Globe and Mail
Dec. 30, 2011
The question arises because on Dec. 7, Federal Court judge Douglas Campbell ruled that the way Bill C-18 was introduced into Parliament violated the Canadian Wheat Board Act. Section 47 of the act requires that the Minister of Agriculture not introduce in Parliament a bill that would end the Wheat Board’s control of all wheat or barley sales without first consulting the board and holding a vote to determine whether farmers favour such a change.
In the May election, the Conservatives ran on a platform that promised to end the Wheat Board’s monopoly. When polls indicated that a majority of both wheat and barley farmers favoured retaining the Wheat Board’s “single desk,” the government realized it might fail to honour its election commitment if it followed the procedure laid down in the act.
The government could have avoided this issue by asking Parliament to repeal the entire Wheat Board Act, or at least Section 47. Instead, it took the position that it did not have to comply with the act’s requirements because one Parliament cannot bind another. So, in its view, it could simply ignore legislation passed by a previous Parliament.
The government has defended its action constitutionally under the banner of parliamentary sovereignty. But against this position is the view that Parliament can bind itself as to the “manner and form” of future legislation, a view supported by many constitutional scholars in Canada and other Westminster parliamentary democracies. Taking this view does not mean that Parliament can never change its mind and rescind legislation passed by previous Parliaments. But if it is going to depart from a process of law-making that an earlier Parliament committed to, it must do so explicitly and repeal the legislation.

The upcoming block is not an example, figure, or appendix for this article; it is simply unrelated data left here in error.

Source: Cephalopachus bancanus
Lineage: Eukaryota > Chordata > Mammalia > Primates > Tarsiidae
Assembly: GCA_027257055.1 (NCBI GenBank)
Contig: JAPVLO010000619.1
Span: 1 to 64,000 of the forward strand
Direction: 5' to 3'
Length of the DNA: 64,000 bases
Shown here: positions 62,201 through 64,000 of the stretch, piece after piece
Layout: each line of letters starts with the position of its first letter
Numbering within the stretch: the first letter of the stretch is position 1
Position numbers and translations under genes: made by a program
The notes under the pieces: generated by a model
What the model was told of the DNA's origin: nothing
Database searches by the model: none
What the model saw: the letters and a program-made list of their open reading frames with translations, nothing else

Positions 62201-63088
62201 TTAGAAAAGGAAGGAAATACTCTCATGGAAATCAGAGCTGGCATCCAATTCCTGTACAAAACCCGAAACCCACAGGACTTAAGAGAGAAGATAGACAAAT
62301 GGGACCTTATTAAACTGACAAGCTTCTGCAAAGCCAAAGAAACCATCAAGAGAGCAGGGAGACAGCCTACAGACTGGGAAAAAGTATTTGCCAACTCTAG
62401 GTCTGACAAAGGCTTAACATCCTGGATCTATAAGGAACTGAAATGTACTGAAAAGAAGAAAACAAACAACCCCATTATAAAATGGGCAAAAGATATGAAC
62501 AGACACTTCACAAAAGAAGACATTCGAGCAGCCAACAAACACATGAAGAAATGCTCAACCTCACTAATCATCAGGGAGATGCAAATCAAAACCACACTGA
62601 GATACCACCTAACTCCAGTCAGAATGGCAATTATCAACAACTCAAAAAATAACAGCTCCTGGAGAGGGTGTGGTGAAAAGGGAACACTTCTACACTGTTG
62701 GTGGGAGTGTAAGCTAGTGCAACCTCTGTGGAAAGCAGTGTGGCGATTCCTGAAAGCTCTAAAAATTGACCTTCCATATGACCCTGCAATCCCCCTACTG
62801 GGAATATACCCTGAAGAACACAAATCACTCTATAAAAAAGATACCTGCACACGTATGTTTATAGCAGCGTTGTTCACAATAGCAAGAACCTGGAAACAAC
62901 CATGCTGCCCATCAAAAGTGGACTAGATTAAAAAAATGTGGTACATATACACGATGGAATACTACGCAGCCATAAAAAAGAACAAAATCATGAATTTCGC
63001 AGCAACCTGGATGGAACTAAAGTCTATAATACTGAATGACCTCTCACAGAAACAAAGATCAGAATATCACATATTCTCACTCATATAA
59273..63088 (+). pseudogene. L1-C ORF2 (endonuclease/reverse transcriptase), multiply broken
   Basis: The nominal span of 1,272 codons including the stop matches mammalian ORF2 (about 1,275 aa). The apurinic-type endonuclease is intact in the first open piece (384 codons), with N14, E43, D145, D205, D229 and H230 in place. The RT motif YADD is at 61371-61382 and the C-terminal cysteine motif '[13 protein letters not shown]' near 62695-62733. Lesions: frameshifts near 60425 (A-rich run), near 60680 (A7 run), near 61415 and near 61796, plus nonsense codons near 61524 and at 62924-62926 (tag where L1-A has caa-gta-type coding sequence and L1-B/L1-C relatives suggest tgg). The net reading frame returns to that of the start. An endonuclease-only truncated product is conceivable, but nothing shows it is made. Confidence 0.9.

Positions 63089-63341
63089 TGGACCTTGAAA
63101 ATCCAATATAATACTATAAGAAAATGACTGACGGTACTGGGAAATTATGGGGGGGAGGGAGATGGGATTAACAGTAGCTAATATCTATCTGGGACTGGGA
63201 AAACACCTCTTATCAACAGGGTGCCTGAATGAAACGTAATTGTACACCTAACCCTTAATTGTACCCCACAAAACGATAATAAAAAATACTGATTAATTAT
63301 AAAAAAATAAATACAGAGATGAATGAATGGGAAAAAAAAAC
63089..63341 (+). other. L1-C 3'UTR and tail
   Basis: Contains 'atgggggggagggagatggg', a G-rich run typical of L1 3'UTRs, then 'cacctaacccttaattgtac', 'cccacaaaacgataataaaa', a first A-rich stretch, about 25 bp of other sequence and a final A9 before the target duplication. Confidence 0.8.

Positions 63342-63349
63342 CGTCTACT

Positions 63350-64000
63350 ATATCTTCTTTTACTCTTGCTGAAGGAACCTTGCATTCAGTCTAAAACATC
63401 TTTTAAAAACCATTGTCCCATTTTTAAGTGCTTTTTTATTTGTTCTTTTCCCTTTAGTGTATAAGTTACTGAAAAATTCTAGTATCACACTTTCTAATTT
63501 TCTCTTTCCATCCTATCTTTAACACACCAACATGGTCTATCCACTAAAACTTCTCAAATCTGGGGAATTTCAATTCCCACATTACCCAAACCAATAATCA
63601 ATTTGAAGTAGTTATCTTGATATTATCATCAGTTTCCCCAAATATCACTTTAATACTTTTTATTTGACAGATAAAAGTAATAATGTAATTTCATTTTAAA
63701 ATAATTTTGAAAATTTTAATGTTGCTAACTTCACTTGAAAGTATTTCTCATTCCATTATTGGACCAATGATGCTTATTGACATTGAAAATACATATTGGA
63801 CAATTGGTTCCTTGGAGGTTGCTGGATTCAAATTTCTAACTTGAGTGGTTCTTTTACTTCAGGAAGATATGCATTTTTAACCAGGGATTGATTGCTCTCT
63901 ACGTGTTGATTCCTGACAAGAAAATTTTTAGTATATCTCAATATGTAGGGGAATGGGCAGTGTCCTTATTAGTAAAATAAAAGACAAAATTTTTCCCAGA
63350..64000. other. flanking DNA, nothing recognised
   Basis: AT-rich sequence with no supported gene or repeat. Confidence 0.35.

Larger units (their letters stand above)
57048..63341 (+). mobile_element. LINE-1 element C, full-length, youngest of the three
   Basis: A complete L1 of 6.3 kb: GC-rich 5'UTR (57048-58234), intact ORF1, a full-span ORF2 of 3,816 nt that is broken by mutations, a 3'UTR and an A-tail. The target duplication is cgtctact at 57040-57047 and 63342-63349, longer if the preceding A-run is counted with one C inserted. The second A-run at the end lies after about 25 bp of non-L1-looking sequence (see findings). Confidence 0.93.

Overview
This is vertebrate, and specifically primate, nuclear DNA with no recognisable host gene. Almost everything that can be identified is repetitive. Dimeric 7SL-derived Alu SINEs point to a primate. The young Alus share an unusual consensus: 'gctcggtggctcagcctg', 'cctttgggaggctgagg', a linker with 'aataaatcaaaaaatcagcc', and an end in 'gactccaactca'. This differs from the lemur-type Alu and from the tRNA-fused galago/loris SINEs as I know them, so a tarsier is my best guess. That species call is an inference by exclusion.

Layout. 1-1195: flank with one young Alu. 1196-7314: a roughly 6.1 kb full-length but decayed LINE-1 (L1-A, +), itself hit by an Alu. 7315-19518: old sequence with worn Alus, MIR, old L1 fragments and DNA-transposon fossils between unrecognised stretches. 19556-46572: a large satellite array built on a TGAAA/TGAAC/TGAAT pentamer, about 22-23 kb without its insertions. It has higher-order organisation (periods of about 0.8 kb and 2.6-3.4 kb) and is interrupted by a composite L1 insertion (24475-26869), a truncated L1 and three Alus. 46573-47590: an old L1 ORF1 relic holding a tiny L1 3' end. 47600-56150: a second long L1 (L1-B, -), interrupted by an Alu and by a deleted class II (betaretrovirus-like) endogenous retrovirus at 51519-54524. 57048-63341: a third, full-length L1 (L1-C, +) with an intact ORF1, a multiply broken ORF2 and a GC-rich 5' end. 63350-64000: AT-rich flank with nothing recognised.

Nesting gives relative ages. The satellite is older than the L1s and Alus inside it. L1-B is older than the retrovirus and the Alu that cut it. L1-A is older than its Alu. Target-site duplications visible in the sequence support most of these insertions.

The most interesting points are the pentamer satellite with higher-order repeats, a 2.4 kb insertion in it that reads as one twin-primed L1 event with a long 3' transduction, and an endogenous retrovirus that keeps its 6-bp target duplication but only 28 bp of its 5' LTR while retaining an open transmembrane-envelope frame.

Canadians should understand that at stake here is not just a technical point of law, but the integrity of parliamentary government. In placing Section 47 in the Wheat Board Act, Canada’s 36th Parliament made a commitment to grain growers that it would not consider changing the rules for marketing their crops without their consent. To hold that such a promise means nothing once another party has a majority in the House of Commons is to deny Parliament the capacity to make such commitments to citizens whose interests are so directly affected by legislation.
A full debate in Parliament on the merit of that promise may well result in its repeal. But those of us who believe in parliamentary democracy would think that a better way to honour the institution of Parliament and avoid its becoming simply a ratifying agency for the majority party.
Legal challenges are reportedly under way – which isn’t surprising when you consider we have an act that has been judicially found to have been illegally introduced in Parliament. We should watch the outcome of this litigation with interest and concern.
Peter H. Russell is professor emeritus of political science at the University of Toronto.